Land Activists Released

A Cambodian appeals court reduces the sentences for the ‘Boeung Kak 13.’

boeung-kak-release-305 Supporters gather outside the appeals court in Phnom Penh that ordered the release of the Boeung Kak activists, June 27, 2012.

Thirteen women involved in one of Cambodia’s highest-profile land disputes were released Wednesday after an appeals court reduced their sentences to time served.

The appeals court ordered the activists from the city’s Boeung Kak Lake community released but upheld an earlier verdict by the Phnom Penh Municipal Court convicting the women for aggravated rebellion and illegal occupation of land.

“The court amends the sentence from two and half years to one month and three days,” presiding judge Seng Sivutha said at the hearing, while hundreds of protesters outside the courtroom clashed with police.

The women, known as the “Boeung Kak 13,” had initially been handed sentences of between one year and two and a half years in prison after they were arrested at a protest on May 22.

Seng Sivutha told the courtroom after the hearing that the women were treated leniently because they “are of low education, didn’t consider the consequences of their actions seriously, and are mothers.”

Boeung Kak Lake activist Tep Vanny speaks to reporters after her release from Prey Sar Prison, June 27, 2012. Photo credit: RFA.
Boeung Kak Lake activist Tep Vanny speaks to reporters after her release from Prey Sar Prison, June 27, 2012. Photo credit: RFA.

Land dispute

A crowd of supporters greeted the women as they left the Prey Sar Prison late Wednesday evening.

Tep Vanny, one of the 13, told reporters she felt the verdict was an improvement, but that she and her fellow activists were the victims, not the criminals, in the dispute over the Boeung Kak Lake area land, which activists say the government gave away in concession to a private developer.

“The appeals court has been more just than the municipal court. This is what we want, we are just the victims of the land dispute,” Tep Vanny said.

Protests over Boeung Kak Lake evictions have been ongoing since 2008, when the Chinese-Cambodian Shukaku Inc. began draining the lake to make way for a luxury residential development, drawing international attention to the country’s land development policies.

Human rights groups welcomed the activists’ release but said the court should have dropped the charges entirely.

“I thank the appeals court but I am sad that it didn’t drop the charges against the group. The court must drop the charges; this is what we want,” Pung Chhiv Kek, president of the local rights watchdog Licadho said.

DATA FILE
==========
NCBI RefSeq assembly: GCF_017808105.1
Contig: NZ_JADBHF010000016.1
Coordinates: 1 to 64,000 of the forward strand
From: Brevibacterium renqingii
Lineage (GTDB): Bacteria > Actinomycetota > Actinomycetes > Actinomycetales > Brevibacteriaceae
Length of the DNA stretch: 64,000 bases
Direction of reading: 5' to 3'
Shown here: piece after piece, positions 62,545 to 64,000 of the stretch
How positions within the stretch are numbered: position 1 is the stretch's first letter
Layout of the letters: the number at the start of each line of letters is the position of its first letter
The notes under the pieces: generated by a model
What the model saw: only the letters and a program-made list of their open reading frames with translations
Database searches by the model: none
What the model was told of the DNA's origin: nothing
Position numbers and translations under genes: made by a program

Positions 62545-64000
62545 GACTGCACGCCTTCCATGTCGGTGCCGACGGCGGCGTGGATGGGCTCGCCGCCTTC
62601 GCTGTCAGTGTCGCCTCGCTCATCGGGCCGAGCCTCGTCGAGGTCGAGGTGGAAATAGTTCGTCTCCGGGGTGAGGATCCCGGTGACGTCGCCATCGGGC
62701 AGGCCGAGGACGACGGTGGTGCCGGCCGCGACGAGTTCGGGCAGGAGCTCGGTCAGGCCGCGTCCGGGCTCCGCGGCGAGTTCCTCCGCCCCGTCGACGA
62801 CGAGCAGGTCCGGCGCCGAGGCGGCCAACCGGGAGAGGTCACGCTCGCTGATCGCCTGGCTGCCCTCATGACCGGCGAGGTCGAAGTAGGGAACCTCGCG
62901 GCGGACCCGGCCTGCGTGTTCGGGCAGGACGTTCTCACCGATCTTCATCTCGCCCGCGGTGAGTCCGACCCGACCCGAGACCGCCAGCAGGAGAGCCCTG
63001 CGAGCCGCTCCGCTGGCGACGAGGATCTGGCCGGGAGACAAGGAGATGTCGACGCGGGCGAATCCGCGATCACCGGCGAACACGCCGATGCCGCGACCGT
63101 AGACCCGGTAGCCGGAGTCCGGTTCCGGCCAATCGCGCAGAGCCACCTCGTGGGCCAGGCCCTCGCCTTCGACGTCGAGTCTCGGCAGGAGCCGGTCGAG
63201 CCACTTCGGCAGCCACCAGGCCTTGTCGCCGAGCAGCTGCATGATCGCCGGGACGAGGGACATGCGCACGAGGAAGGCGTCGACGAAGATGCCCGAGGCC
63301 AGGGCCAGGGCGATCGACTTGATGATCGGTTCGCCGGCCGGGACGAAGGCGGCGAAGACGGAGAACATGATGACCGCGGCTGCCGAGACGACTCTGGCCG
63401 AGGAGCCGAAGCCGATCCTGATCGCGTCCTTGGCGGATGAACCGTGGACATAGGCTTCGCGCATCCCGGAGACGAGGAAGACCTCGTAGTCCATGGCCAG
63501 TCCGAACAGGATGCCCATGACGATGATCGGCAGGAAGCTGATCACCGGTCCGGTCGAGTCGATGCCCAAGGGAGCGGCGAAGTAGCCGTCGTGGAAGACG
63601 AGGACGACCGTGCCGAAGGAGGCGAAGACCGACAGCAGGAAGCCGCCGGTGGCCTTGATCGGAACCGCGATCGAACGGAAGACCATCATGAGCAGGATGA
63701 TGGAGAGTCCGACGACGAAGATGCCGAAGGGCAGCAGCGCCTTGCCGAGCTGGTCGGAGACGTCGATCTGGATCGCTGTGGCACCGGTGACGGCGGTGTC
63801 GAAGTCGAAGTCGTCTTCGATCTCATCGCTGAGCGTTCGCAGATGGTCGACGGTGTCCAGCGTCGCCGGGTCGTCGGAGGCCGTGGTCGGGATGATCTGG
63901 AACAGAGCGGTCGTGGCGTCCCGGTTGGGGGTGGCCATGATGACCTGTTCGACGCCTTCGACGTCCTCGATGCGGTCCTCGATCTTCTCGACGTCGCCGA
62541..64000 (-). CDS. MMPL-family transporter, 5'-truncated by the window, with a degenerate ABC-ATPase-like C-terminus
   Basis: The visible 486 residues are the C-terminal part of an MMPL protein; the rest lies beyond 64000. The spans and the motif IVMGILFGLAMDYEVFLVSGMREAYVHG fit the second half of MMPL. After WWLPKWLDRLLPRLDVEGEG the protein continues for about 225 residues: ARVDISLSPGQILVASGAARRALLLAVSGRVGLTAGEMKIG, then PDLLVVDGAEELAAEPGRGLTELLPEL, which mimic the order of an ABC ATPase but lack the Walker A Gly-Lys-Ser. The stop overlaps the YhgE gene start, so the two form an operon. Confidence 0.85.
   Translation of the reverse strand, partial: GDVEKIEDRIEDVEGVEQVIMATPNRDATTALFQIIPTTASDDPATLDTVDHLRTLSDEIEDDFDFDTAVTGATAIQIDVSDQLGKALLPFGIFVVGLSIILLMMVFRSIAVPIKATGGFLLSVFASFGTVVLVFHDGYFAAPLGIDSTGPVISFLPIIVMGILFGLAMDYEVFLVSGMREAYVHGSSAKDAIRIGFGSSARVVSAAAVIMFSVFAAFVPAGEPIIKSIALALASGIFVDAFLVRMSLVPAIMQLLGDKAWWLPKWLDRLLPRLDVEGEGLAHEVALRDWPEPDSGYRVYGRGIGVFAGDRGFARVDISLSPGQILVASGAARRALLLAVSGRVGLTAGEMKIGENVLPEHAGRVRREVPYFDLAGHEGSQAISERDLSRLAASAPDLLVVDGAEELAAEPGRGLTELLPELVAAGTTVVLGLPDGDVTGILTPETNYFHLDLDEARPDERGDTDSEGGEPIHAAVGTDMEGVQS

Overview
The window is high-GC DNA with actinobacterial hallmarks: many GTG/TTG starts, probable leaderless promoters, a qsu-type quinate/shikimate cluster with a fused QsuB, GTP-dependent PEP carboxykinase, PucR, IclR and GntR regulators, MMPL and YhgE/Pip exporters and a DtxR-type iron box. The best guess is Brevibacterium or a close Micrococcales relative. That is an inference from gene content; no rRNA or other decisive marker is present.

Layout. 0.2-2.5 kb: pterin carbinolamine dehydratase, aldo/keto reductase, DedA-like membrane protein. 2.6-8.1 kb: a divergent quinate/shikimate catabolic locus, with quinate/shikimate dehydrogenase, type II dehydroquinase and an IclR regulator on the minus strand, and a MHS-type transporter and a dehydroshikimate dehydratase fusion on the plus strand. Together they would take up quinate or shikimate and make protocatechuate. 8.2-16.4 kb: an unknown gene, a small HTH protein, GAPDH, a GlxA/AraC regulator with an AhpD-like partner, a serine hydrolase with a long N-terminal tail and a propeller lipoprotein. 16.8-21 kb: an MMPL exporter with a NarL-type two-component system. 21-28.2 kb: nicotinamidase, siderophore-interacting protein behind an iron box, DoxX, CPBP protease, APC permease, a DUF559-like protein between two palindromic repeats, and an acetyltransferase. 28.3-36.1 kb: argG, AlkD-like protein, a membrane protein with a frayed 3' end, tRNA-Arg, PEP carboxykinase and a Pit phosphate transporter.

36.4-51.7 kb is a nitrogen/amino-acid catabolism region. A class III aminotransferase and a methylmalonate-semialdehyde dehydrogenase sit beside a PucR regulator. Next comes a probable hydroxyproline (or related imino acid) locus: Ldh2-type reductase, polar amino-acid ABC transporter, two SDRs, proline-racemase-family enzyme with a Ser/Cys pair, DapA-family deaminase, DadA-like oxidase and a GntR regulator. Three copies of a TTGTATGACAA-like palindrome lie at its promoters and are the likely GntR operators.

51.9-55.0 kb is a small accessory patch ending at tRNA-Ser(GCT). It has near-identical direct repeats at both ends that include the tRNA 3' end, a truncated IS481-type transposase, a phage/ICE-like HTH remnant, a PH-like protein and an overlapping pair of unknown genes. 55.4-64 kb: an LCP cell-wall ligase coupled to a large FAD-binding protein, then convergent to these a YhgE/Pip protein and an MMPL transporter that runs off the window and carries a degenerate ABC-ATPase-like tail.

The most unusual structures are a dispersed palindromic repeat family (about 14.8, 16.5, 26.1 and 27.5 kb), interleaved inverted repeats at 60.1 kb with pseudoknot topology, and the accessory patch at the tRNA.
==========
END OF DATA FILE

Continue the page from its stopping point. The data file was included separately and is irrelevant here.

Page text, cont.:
International pressure

Activist monk Loun Savath, who was briefly detained at protest outside the courtroom when the women were first sentenced in May, told reporters that the court released the women because of international pressure and campaigns by their children.

“The court knows that they are women [and sentenced them anyway]. If it had not been for their children’s campaign to let the world know about their mothers, the court would never have released them,” he said.

Authorities had asked a court to review the jailing of the women after U.S. Secretary of State Hillary Clinton called on Cambodia to free them in talks with her counterpart Hor Namhong earlier in June.

Hor Namhong had denied that the review was related to pressure from the U.S.

The case has drawn strong reactions inside Cambodia, where rights groups say some 300,000 people have been forced off their land over the past decade.

Outside the appeals court on Wednesday, anti-riot police barred hundreds of supporters and land activists from marching to the courtroom.

One pregnant woman, Bov Sreysros, 24, injured in the clashes miscarried later that day.

The Boeung Kak activists are just one of many groups petitioning the government over disputes with companies they say have been granted concessions that include land they have lived on for years.

According to Licadho, the government has given away nearly 4 million hectares (15,000 square miles), or 22 percent of the country’s land area, in mining or economic land concessions, in some cases pitting residents against developers and sparking protests.

About 400,000 people have been affected by the concessions, Licadho says.

Reported by So Chivi for RFA’s Khmer service. Translated by Samean Yun. Written in English by Rachel Vandenbrink.

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